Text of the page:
Many of us may try to make healthier food choices based on assumptions that might not be accurate. It can be hard to make the right choice, but steer clear of these 5 common diet mistakes and you’ll be on track to discovering healthier food choices.
MISTAKE # 1 — “I am eating healthier if I eat chicken or fish.”
TRUTH — It is true that fish and chicken can be lower in fat and cholesterol than the same portion of red meats (i.e.: beef and pork), however, they can have a lot more fat and calories if:
The skin is still on the chicken. The skin adds about 50 calories and 5 extra grams of saturated fat for a 4 ounce chicken breast.
Fish and chicken are breaded and fried.
The typical fast food breaded fish or chicken sandwich may have as much or more fat, calories and salt than a typical burger.
Get in the habit of reading nutritional information on grocery store products and on websites for chain restaurants before ordering or purchasing in order to choose meats that are truly healthier. The DASH diet is a great tool for lowering your risk of developing kidney and heart disease and is a recognized treatment for hypertension, heart disease, and kidney disease. If you already have chronic kidney disease, you should speak with your doctor and dietitian before starting any new diets as you may have special restrictions to consider. Always follow the dietary recommendations of your personal healthcare practitioner or renal dietitian.
MISTAKE # 2 — “I will be having less sugar and calories in my diet if I switch from regular sodas to juices.”
TRUTH — Most juices contain as much or more natural sugar and calories as the same size portion of regular sodas.
Sodas usually have sucrose (table sugar) or high-fructose corn syrup as the sugar source. Juices get their natural sweet taste from fructose sugar, so even 100% real fruit juices contain a source of sugar that our body uses just like the added sugar in sodas. Both forms of sugar are carbohydrates. For example:
12 oz. sodas contain about 140 calories and 35 grams of carbohydrates
12 oz. 100% orange juice contains about 160 calories and 40 grams of carbohydrates
12 oz. 100% grape juice contains about 255 calories and almost 64 grams of carbohydrates
When you want to drink something that is low in natural or added sugar, better choices include: water or zero-calorie flavored waters, unsweetened tea and coffee, and fruit-flavored drinks. While these are general guides, always check the nutrition label for the actual calories and read the list of ingredients to be assured that you are making a healthier choice!
MISTAKE # 3 — “If I eat smaller portions of my favorite high calorie foods, I will lose weight.”
TRUTH — The actual amount calories and fat in the smaller portion may not be that different than the larger portion. For example, if a large burger and large fries are swapped out for the smaller versions, you will “save” some calories and grams of fat, but not as many as you might think. Also, in the big picture, many people compensate by eating these smaller portions more frequently. By using information from the restaurant websites, food labels, and phone apps, including the National Kidney Foundation’s My Food Coach app we can track actual portions with greater accuracy, and better track our overall fat and calorie intake each day.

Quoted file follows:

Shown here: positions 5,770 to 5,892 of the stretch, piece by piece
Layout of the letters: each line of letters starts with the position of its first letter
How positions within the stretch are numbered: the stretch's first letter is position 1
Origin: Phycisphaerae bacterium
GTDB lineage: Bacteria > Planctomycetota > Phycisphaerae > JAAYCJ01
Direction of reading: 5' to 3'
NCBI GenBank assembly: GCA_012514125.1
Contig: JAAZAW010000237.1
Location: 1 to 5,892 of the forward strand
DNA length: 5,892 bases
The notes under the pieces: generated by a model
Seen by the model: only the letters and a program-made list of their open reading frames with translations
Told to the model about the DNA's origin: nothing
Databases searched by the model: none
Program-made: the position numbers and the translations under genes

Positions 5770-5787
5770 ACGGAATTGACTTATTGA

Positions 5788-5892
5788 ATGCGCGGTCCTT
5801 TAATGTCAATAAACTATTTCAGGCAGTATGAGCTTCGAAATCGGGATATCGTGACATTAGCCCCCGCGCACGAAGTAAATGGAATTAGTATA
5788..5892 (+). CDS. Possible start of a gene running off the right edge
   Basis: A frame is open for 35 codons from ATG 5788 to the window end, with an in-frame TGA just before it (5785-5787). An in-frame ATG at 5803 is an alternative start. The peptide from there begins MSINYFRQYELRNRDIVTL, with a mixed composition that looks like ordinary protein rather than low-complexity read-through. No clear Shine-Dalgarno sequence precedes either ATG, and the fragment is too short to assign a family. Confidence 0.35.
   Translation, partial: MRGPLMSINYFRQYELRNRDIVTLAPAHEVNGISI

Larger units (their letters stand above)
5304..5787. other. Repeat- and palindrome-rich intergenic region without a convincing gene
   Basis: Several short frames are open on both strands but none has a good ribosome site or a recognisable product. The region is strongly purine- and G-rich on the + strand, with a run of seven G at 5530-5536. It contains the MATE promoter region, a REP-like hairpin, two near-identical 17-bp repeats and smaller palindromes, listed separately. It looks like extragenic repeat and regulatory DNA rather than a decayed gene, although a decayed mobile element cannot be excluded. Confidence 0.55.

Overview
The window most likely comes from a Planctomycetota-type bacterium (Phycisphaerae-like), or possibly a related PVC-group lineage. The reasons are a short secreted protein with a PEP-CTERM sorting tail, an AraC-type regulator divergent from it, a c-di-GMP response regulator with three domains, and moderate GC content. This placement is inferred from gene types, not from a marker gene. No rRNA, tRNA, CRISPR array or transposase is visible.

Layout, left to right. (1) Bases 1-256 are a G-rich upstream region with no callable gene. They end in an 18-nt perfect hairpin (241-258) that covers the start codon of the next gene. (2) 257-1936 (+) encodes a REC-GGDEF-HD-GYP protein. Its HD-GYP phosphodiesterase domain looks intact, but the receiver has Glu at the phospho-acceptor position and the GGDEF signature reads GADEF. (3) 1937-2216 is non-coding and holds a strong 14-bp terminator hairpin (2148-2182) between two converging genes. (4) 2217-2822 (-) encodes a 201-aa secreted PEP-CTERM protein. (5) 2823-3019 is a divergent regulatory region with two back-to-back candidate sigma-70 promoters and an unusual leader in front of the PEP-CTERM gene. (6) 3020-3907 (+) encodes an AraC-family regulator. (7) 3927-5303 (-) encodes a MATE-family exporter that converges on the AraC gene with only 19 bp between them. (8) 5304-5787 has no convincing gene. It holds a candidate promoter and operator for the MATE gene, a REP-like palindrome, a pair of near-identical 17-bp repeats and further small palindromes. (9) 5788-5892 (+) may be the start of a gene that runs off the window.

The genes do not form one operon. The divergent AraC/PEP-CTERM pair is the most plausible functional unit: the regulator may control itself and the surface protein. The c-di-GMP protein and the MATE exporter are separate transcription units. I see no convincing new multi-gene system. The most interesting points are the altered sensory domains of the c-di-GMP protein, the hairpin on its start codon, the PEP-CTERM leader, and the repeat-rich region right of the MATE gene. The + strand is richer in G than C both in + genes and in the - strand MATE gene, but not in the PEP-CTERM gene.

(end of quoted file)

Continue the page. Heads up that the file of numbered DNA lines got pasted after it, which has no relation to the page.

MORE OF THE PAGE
MISTAKE # 4 — “I can still enjoy my favorite flavored coffee drinks and lose weight if I switch to non fat milk instead of whole milk.”
TRUTH — By switching from whole milk to skim milk, you may save around 60 calories in a typical “tall” serving. But most flavored coffees also contain significant amounts of sugar or syrups which contribute a substantial amount of calories. The overall calorie savings comes when the flavored coffees are made with both non fat milk and lower sugar ingredients. Don’t forget that whipped cream adds calories as well! Portion control is also important, because you can easily counteract the caloric “savings” if you end up drinking larger sizes or more drinks overall. Always check nutritional information to see just how many calories you are shaving off (or not!) when you customize your drink order.
MISTAKE # 5 — “I can tell if something is salty based on the way it tastes.”
Truth: It is actually not possible to tell just how much sodium is in the food by the “salty” taste alone. Foods high in sugar will mask the taste of the hidden sodium, making it less likely that our taste buds pick up on the “saltiness” of the food. For example, a typical piece of pie has over 300 mg of sodium and 400 calories. Rely on reading food labels over your taste buds to stay within your recommended sodium allowance!